WSU Tip Sheet and Story Ideas
Enhance your coverage with expert resources
from Washington State University
Week of Dec. 19, 2001
Compiled by Susan Nielsen, WSU College of Nursing, 509/324-7372
The healthy side of pine: Debating whether to get a cut, live or artificial pine tree this year for Christmas? The positive effects of the scent of true pine oil may influence your decision. Smell is connected to the part of the brain that forms and retrieves memory. The lingering smell of pine may bring back memories of holiday gatherings with family and friends, but in addition to happy memories your body may be benefiting from the medicinal effects of this useful oil. The essential oil of pine is steam distilled from the needles and is effective in treating bronchitis, sinusitis, asthma, and has been found to relieve both rheumatic pain and nervous exhaustion. A live tree can act as an air disinfectant with the scent of the needles able to help fight respiratory infections and coughs explains WSU College of Nursing Preceptor and Clinical Aromatherapist, Janis Burke. To reach Burke, email@example.com, contact Susan Nielsen, (509) 324-7372, firstname.lastname@example.org or Allison Kratt, communications writer, at (509) 324-7218, email@example.com.
Giving versus receiving—a child’s perspective: Parents frequently find the task of helping children appreciate the value of giving, rather than receiving, difficult. Washington State University Professor Janiece DeSocio recommends parents teach the meaning of Christmas through gift giving, offering a child balance during this exciting season. Parents can involve their children by looking for ways to help others as a part of experiencing a season of giving. Encouraging children to contribute toys, mittens or other items to a charitable cause provides perspective and appreciation for the greater needs in the community and society. To reach DeSocio, firstname.lastname@example.org, contact Susan Nielsen, (509) 324-7372, email@example.com.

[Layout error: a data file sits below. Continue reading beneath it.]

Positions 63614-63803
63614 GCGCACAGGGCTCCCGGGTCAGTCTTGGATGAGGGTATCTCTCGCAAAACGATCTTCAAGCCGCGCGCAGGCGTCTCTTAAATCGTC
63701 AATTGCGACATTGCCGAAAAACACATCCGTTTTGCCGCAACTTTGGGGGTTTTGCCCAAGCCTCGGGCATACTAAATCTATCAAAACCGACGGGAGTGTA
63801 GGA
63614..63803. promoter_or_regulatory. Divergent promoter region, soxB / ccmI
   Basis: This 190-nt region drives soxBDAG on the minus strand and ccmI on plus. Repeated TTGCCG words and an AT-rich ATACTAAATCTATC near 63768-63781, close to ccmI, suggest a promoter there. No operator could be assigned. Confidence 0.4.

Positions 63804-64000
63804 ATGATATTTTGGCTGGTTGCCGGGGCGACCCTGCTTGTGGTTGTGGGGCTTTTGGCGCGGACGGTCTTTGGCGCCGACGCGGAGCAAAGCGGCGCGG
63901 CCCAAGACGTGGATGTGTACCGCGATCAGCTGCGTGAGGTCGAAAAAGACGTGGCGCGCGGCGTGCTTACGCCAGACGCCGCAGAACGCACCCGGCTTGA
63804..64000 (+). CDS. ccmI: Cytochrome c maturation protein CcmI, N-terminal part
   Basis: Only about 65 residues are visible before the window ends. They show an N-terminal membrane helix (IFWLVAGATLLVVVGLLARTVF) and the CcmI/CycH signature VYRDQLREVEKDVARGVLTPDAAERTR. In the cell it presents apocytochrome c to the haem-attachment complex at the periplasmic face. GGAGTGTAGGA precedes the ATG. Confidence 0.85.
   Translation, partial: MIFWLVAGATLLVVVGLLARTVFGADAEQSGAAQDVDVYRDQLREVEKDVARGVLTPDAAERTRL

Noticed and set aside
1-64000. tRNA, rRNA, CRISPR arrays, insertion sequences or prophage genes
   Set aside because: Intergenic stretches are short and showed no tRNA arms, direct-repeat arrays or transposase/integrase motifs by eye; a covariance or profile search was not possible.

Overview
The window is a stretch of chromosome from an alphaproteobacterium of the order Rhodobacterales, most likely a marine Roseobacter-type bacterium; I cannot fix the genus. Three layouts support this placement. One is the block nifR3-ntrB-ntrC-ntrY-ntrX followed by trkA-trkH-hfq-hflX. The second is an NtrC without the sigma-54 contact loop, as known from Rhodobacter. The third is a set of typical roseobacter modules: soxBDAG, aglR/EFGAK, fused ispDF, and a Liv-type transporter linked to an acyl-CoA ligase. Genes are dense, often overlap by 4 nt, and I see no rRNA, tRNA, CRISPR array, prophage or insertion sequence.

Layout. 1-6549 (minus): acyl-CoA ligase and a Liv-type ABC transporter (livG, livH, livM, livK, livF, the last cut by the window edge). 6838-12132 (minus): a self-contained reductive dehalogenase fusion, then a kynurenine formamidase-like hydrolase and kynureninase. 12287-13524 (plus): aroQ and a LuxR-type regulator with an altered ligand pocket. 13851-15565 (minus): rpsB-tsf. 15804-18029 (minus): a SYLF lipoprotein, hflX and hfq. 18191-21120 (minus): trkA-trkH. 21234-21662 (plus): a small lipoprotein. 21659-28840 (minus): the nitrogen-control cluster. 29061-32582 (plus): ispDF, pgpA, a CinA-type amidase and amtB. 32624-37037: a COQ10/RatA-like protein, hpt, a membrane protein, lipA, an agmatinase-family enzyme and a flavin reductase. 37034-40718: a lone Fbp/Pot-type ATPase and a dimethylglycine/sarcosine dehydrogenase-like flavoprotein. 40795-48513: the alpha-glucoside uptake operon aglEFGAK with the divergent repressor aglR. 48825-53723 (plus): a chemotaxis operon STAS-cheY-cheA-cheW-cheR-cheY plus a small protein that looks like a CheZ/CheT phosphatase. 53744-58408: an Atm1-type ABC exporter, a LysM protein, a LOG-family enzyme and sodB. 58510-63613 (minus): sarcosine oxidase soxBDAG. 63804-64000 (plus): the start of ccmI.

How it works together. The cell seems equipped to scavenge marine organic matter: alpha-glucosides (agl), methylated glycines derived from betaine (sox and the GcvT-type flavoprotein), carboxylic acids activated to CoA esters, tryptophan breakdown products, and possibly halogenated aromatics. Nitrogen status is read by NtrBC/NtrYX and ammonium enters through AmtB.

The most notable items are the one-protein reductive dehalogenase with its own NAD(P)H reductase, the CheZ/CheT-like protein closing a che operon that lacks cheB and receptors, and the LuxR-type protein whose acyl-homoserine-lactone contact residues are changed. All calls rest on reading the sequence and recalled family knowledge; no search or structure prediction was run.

Kids misbehave during the holidays: Just like adults, children can experience the stress of the holidays. Routines such as bedtime, mealtime and familiar surroundings go out the window. The holidays change increase children’s anxiety, which can tend to create bad behavior. Parent stress from shopping, cooking or traveling can also trickle down to children, heightening tension for the family as a whole. WSU College of Nursing Assistant Professor Janiece DeSocio offers some helpful parenting suggestions to prevent and handle behavior changes. For example, give kids a “heads up” on upcoming events and activities. This will give children accurate expectations and increased security. Attempt to maintain as much routine as possible with meal times, bed times and nap times. To reach DeSocio, firstname.lastname@example.org, contact Susan Nielsen, (509) 324-7372, email@example.com.
Bereavement and the holidays: The death of a family member, be it recent or years ago, often overshadows the joy and excitement of the holidays. Those facing their first holiday without a special family member or friend should not set expectations too high and remember that some holidays and traditions will not be the same. WSU Nursing Professor Jan Lohan suggests keeping a connection to the deceased by starting a new tradition in their memory–light a candle or create a special decoration in their honor. Anticipate depression and combat it by working in a soup kitchen, delivering meals or some other kind of volunteer work that gets you involved with others. During the holidays, expect to see behavior changes in children affected by a recent loss. To reach Lohan, firstname.lastname@example.org, contact Susan Nielsen. (509) 324-7372, email@example.com or Allison Kratt, communications writer, at (509) 324-7218, firstname.lastname@example.org.